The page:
This article looks at the survival rate for Follicular lymphoma (FL), an indolent cancer that typically strikes people in their 50s and older.
It is the second most commonly diagnosed B-cell non-Hodgkin's lymphoma, after diffuse large B-cell lymphoma. FL is regarded as a manageable disease that may or may not require treatment. Although manageable, FL is not considered curable.
Determining the survival rate
Follicular lymphoma is rarely a fatal disease; patients are far more likely to survive their lymphoma than succumb to it. However, FL can sometimes progress into a more aggressive form of lymphoma that will require more aggressive treatment.
In an effort to give patients and doctors alike a better idea of the prognosis of any one FL patient, a prognostic index was developed known as the Follicular Lymphoma International Prognostic Index (FLIPI).
The FLIPI index presents the following five adverse risk factors; a point is added for each factor if true:
- Patient age is 60 or older
- Patient's disease stage is III or IV
- Patient's hemoglobin level is less than 12 g/dL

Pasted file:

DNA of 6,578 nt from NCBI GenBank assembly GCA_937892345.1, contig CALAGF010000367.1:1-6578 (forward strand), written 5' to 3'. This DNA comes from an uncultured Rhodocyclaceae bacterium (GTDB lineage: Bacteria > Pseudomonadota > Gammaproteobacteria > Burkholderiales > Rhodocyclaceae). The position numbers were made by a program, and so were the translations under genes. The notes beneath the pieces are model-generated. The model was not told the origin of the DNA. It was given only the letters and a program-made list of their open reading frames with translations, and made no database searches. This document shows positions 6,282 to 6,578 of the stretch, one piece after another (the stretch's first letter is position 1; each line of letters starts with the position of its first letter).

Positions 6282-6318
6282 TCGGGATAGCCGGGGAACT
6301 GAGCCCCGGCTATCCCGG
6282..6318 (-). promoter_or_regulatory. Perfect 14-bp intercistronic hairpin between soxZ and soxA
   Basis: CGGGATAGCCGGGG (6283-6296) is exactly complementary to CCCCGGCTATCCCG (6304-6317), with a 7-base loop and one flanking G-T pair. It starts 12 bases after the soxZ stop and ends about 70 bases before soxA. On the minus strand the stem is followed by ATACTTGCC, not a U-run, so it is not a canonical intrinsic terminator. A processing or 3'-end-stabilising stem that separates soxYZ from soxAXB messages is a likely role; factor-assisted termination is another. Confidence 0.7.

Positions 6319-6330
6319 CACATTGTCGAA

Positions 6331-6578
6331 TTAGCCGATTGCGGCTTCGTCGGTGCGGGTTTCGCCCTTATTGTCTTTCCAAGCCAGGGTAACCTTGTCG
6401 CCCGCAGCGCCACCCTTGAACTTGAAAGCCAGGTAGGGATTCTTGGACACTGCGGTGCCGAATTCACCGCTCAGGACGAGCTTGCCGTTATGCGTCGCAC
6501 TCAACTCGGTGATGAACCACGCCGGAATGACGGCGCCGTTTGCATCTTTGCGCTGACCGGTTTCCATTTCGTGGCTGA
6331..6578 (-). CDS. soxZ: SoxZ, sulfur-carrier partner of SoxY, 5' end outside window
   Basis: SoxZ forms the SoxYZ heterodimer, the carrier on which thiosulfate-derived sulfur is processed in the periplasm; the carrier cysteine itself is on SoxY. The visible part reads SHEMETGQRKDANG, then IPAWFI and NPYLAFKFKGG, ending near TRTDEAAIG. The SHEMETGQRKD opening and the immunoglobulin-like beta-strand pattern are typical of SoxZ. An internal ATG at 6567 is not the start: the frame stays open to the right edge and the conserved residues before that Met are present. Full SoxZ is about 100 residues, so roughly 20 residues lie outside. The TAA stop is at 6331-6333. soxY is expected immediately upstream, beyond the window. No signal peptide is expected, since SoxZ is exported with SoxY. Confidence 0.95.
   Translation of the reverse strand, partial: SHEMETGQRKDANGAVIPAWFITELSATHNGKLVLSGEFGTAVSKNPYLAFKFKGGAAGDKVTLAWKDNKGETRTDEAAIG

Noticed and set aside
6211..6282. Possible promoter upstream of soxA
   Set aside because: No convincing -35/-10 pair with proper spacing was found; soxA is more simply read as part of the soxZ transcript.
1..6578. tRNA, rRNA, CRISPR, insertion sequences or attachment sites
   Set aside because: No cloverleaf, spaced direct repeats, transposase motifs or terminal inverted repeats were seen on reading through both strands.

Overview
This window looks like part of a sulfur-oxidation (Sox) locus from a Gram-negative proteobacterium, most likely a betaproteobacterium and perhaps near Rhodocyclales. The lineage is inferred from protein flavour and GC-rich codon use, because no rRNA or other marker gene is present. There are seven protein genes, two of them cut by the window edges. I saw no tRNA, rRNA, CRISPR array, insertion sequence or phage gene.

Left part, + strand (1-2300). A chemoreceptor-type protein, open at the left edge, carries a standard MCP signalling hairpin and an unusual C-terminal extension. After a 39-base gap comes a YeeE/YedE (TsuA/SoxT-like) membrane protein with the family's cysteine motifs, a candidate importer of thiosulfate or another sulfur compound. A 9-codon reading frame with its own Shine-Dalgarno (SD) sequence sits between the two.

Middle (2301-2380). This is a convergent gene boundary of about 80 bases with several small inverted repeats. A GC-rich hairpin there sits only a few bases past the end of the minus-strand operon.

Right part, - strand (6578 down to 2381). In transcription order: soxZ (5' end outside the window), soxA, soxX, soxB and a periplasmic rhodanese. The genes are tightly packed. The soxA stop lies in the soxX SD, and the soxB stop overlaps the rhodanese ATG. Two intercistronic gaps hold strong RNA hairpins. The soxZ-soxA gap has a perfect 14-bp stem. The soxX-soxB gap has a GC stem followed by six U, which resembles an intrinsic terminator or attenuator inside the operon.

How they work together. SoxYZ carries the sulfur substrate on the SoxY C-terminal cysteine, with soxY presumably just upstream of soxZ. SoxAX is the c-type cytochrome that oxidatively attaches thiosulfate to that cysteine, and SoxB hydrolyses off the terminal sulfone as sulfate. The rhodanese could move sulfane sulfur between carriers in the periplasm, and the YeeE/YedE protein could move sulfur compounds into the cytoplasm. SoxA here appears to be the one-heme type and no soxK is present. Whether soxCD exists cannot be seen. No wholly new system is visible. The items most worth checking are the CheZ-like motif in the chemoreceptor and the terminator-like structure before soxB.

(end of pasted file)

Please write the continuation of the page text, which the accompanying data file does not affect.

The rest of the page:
- Patient's serum LDH level is greater than the ULN (upper limit of normal)
- Patient's number of affected nodal sites is equal to or greater than 5
The following point groups are then used to determine risk groups and the survival rate:
- [Number of factors: Risk group: Est. overall lymphoma survival]
- 0-1: Low risk: Estimated overall lymphoma survival at 10 years: 70%
- 2: Intermediate risk: Estimated overall lymphoma survival at 10 years: 50%
- 3 or more: High risk: Estimated overall lymphoma survival at 10 years: 35%
Since first being introduced several years ago, the FLIPI risk groups and overall lymphoma survival rates have been validated by subsequent studies. However, it does have its limitations, and really should only be used by patients and doctors together in improving the treatment choices they make.